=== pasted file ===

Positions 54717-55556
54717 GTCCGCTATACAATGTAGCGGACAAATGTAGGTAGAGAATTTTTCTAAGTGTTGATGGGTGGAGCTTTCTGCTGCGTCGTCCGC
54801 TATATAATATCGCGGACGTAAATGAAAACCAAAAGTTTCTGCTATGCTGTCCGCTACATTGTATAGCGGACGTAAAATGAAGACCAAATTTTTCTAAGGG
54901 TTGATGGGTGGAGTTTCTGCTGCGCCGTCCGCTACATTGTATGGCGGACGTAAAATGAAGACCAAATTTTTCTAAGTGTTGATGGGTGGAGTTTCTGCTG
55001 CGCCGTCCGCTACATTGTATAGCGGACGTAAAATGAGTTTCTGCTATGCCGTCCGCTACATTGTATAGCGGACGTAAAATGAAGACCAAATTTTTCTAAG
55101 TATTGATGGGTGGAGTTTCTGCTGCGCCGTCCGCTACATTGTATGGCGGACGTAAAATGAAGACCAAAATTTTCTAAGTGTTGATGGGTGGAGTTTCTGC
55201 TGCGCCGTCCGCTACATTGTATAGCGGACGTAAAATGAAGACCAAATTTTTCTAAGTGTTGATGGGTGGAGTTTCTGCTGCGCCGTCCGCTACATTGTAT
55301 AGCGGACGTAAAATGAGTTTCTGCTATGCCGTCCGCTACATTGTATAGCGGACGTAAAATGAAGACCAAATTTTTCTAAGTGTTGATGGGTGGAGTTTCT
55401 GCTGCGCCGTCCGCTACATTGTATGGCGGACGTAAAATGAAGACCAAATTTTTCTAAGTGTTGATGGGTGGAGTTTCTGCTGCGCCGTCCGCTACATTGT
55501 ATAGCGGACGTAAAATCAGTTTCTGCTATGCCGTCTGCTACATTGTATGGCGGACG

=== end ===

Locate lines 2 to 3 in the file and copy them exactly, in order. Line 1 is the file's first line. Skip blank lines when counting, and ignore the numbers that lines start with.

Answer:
54717 GTCCGCTATACAATGTAGCGGACAAATGTAGGTAGAGAATTTTTCTAAGTGTTGATGGGTGGAGCTTTCTGCTGCGTCGTCCGC
54801 TATATAATATCGCGGACGTAAATGAAAACCAAAAGTTTCTGCTATGCTGTCCGCTACATTGTATAGCGGACGTAAAATGAAGACCAAATTTTTCTAAGGG